Laser Pointer Laws and Offenses in New Jersey
Weapons Lawyers serving Bergen County and NJ Statewide
In the state of New Jersey, possession of a laser pointer is not illegal in and of itself. Moreover, with the exception of a few usages discussed below, operating a laser pointer is not prohibited. To that end, it would be nonsensical to completely bar the possession or use of laser pens. The device and its corresponding beam of light is not necessarily harmful if pointed at an individual. Also, like many other gadgets and tools, the device has a benign and useful application. For instance, a pair of scissors has a useful and harmless purpose. However, if used improperly and even worse, with a malice intent, a pair of scissors can be dangerous. The same applies to laser pointers and as such, there are a few laws that criminalize their unlawful use in New Jersey. If you find yourself charged with a weapons offense for illegally pointing a laser, assaulting someone with a laser pointer, or another laser pointer-related crime, New Jersey does not look kindly of these types of offenses and you should engage an experienced weapons attorney at your early possible convenience to discuss your rights and your defense.
The talented weapons defense lawyers at the Tormey Law Firm LLC represent clients charged with criminal offenses involving laser devices and a broad range of other guns and weapons in Hackensack, Passaic, Hoboken, Woodbridge, Union, Newark, and Parsippany. If you are in need of personalized legal guidance about a weapons matter anywhere in New Jersey, contact our offices at (201)-614-2474 for immediate assistance. Our attorneys provide consultations absolutely free of charge. We are passionate about serving as aggressive defense advocates and resources for clients dealing with legal issues involving guns, prohibited weapons and devices, and technically lawful items that turn into crimes by the manner in which they are used throughout the state of NJ.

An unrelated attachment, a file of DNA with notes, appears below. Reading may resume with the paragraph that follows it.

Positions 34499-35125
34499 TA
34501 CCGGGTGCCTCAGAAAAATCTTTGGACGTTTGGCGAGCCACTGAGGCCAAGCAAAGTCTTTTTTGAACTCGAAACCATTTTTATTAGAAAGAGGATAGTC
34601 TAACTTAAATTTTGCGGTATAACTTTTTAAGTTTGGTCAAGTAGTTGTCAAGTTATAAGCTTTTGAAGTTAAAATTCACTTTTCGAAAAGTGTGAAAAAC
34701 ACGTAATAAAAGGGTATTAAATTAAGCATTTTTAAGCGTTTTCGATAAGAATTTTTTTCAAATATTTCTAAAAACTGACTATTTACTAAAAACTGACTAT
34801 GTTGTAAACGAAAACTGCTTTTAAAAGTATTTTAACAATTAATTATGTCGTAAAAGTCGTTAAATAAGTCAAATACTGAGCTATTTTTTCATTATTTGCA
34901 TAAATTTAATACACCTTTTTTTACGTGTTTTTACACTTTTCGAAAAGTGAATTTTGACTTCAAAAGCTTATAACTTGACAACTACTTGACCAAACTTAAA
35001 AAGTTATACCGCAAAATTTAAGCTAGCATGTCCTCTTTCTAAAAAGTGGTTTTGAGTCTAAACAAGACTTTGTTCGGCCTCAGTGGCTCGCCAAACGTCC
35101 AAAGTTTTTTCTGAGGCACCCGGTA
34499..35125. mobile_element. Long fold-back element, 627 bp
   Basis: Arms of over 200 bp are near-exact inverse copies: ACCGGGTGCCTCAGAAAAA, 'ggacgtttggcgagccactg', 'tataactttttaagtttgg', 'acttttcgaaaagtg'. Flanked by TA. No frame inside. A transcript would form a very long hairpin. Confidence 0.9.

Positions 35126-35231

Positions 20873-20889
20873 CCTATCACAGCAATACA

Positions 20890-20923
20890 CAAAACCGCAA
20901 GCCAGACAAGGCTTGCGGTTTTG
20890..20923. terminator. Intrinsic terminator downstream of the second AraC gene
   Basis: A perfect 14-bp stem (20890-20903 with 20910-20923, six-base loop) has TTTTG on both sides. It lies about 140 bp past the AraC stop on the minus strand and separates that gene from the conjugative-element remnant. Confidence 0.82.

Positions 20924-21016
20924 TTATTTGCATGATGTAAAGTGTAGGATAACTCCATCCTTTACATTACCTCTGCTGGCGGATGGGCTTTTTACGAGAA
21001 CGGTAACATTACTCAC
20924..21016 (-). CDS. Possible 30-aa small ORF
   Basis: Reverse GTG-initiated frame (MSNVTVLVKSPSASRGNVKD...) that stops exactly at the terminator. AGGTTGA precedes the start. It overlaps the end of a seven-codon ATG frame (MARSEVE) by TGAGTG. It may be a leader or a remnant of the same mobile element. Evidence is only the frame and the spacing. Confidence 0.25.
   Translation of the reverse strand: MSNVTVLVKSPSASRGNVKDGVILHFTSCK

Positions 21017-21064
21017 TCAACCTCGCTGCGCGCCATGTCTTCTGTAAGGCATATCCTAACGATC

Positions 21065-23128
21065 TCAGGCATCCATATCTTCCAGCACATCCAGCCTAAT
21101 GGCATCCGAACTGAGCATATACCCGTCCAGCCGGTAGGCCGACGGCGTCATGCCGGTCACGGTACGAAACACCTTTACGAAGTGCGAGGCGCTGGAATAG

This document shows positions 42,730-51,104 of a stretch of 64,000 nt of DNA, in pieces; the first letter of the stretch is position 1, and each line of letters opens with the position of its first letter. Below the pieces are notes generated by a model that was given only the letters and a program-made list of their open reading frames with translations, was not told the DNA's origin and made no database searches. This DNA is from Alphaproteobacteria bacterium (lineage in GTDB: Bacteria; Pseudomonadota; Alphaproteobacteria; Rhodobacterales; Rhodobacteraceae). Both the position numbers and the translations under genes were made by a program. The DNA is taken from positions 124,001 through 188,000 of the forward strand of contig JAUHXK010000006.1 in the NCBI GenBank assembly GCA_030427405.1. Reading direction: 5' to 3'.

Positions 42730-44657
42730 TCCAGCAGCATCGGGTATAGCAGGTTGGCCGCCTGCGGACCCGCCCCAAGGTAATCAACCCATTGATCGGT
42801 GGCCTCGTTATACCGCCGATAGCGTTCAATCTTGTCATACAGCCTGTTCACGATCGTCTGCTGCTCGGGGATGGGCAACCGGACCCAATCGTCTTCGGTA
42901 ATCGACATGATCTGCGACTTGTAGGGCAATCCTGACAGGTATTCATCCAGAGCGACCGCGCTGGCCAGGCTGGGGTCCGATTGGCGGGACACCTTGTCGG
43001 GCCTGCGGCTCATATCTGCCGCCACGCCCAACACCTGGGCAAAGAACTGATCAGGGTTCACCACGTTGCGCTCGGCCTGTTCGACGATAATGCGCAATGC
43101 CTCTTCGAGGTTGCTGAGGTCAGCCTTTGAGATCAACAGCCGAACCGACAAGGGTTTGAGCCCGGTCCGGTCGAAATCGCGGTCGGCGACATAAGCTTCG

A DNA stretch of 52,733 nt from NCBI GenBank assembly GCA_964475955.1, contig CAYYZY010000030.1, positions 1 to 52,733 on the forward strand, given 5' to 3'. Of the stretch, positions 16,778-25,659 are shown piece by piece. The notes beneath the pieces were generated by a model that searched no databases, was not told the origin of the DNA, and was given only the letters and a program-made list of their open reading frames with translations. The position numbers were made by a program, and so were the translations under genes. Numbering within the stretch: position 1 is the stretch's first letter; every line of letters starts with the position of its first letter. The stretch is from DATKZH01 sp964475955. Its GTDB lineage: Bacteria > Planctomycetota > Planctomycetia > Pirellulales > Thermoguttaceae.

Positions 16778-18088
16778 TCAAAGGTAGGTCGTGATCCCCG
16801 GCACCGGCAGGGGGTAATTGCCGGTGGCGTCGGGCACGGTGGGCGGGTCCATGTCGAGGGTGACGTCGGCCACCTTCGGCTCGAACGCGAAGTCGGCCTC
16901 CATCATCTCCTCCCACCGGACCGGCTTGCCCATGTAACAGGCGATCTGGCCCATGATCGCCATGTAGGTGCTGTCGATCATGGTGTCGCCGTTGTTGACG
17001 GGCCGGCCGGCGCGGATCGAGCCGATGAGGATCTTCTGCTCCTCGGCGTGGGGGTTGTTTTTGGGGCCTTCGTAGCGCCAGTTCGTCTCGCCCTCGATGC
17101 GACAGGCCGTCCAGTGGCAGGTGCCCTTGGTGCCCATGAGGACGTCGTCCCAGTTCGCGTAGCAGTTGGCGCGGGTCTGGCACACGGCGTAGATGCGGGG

What is a Laser Pointer?
A laser pointer or laser pen can be described as a small handheld device, in the shape of a pen or pencil, that emits a beam of light for the purpose of highlighting something of interest. Many people have probably seen such devices utilized at work during meetings and demonstrations. Also, anyone who owns a pet cat or knows someone with cats has likely watched the instrument used to sign the laser on the floor and wall in order to play with the feline.
Federal Law on Pointing a Laser
To start, there is actually a federal law that prohibits the aiming of a laser pointer at aircraft. Under the United State Criminal Code, specifically, Title 18, chapter 2, section 39A, any person who knowingly aims the beam of a laser pointer at an aircraft in the jurisdiction of the United States, or at the flight path of such an aircraft, shall be subject to a fine or imprisoned for up to five years. Nevertheless, there are a few exceptions built into the federal code. Explicitly, the statute reads that authorized individuals such as members of the Federal Aviation Administration, Department of the Defense, Department of Homeland Security, may shine a laser pointer at aircrafts. Also, a laser beam may be utilized as a signaling device to send an emergency distress signal.
New Jersey Criminal Laws that Apply to Laser Pointers
Using a Laser Pointer to Interfere with Transportation
The Garden State has a similar law to the federal one. In the NJ Criminal Code, under N.J.S.A. 2C:33-14, it is unlawful for a person to purposely or knowingly shine, point, or focus a laser beam upon a person operating any vehicle. Additionally, the statute goes on to read that a vehicle shall include buses, light rails, trains, boats, ferries, and airplanes. In sum, criminal law prohibits the pointing of a laser beam at anyone trying to operate any form or means of transportation. The statute is designed to avoid serious accidents and if one occurs, to punish the perpetrator.